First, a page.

“Sure. What I like about this study, and, in fact, I still use the method is that when you ask about social interactions, you can ask people to come in to the lab and either do a computer task or interact with one random person. It does not really tell you much about how most people go about their daily lives. So what I like about the method used in this study is it asks people to keep a ‘diary’, to simply fill-out forms every time they had a social interaction, and on that form there’s a list of behaviors which you might have such as, for example, ‘making a sarcastic comment’ while you talk with someone else. That would be a good example of a ‘quarrelsome behavior’. You can also ‘compliment or praise’ the other person in the social interaction, and that would be an example of an ‘agreeable behavior’. What I like about this is that the very concrete behaviour that a lot of people have all the time depends on who they talk to, whether it’s Monday or Friday, and what time of the day, and so forth, they record it in the diary. They fill out forms every time. (Showing the form) So there is a defined number of items in each of the forms, and the forms change from day to day.”

This looks to me as a simple task. If I were a subject in your experiment and without any formal background in psychology, I could easily fill out that form.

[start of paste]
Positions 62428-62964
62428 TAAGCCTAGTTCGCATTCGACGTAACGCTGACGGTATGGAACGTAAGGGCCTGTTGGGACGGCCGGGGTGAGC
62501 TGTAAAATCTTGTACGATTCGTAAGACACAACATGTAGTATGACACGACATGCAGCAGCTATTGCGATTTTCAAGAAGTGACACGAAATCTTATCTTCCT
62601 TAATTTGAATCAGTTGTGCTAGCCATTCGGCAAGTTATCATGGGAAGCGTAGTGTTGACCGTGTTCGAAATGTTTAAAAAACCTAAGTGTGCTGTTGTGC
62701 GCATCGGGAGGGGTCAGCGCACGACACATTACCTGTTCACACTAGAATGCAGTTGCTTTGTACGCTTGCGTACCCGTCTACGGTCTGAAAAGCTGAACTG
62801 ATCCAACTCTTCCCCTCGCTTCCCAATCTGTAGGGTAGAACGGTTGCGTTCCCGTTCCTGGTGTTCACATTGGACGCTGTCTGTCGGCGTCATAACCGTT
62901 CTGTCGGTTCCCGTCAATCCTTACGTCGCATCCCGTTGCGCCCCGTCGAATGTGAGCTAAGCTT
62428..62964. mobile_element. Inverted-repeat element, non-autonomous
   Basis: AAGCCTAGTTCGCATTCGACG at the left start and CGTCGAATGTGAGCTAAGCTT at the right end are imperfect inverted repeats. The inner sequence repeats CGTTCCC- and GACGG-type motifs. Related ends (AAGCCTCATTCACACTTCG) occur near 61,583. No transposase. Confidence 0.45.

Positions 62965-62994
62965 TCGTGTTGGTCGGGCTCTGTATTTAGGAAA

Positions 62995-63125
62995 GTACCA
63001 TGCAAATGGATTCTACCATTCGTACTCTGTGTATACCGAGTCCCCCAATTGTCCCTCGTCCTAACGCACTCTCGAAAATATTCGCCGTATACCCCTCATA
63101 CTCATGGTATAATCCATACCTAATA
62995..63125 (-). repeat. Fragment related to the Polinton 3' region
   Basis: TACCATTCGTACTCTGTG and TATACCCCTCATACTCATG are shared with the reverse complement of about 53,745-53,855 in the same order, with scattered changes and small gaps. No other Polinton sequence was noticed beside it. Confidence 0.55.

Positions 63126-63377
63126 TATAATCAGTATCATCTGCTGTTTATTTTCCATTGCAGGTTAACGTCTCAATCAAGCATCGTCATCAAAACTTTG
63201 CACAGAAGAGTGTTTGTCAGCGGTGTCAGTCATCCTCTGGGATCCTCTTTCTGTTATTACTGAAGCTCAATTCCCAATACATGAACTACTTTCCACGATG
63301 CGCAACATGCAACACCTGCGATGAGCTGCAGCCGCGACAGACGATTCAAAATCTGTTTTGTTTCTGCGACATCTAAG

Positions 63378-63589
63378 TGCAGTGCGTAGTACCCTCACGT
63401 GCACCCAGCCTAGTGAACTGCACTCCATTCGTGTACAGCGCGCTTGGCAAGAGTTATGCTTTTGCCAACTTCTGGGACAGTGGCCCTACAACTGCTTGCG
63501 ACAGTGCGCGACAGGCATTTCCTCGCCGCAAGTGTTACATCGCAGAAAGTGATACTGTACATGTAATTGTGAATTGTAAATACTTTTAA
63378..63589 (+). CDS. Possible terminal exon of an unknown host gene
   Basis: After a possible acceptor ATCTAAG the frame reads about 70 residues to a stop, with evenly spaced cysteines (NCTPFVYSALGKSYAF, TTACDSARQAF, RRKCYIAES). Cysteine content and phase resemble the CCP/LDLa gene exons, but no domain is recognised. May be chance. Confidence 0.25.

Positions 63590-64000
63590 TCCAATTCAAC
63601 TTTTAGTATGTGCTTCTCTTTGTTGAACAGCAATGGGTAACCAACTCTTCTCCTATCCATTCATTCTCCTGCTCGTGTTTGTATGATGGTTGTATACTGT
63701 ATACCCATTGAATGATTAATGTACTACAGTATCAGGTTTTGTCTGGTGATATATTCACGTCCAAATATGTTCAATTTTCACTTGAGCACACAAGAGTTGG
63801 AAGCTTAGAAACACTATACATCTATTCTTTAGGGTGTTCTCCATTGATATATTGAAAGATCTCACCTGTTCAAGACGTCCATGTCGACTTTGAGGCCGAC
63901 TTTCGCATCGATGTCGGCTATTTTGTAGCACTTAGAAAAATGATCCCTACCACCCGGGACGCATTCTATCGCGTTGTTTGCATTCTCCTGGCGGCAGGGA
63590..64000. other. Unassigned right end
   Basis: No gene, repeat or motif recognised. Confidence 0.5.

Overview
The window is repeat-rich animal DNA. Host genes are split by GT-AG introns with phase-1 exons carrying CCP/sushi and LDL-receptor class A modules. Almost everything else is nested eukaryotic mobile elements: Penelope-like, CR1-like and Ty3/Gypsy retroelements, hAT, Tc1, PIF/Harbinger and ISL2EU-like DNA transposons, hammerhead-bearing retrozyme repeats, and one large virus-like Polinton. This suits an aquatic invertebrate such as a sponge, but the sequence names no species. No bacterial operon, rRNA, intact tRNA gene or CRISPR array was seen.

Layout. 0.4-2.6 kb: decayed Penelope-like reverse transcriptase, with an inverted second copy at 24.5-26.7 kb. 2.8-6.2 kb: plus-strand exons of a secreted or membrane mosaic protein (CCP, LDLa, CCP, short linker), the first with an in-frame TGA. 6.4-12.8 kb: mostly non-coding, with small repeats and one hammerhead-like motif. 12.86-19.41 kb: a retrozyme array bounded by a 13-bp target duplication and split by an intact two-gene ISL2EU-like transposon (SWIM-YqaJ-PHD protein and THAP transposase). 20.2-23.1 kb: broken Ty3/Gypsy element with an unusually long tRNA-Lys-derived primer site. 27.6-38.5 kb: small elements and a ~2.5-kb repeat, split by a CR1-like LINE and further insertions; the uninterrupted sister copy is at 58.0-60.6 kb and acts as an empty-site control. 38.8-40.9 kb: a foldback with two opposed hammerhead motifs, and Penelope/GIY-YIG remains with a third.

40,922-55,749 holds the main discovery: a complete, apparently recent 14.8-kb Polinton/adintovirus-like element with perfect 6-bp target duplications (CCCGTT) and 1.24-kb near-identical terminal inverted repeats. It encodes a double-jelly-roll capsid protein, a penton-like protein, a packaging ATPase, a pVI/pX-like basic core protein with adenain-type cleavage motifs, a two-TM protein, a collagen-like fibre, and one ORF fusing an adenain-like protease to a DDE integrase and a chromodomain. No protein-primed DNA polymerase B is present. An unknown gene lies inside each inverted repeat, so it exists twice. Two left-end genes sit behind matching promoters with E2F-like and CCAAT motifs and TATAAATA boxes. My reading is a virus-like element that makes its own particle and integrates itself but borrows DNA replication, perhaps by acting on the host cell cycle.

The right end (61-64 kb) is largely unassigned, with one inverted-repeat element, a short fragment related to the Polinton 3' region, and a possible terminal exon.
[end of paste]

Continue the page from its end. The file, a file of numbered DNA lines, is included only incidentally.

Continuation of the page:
“So what I like about it is (a) that we use that method and (b) when you read the serotonin literature on behavior you often see links with aggression. However, there’s much less information about agreeable behavior, so in my study when I gave people tryptophan not only did it inhibit some sort of undesirable behavior and people made fewer sarcastic comments, but also people effectively became more pleasant towards others, which I think was the most interesting part of the finding.”

Sa palabas na Mara Clara, dalawang personahe ang tampok, ang isa ay masungit.
You selected people who were relatively more hostile or quarrelsome than others?
“Exactly. This was specifically done with a group of people who responded to my ads in the newspaper that said things like ‘Do you easily get upset with others?’ or something along those lines. So people came in and said ‘Yes I have so many troubles at work because I can’t keep my mouth shut, et cetera.”

Being a non-psychologist myself, I wonder if it is safe to say that eating tryptophan-rich food will make a person less quarrelsome and more agreeable to others.
“Can you give an example of a tryptophan-high food?”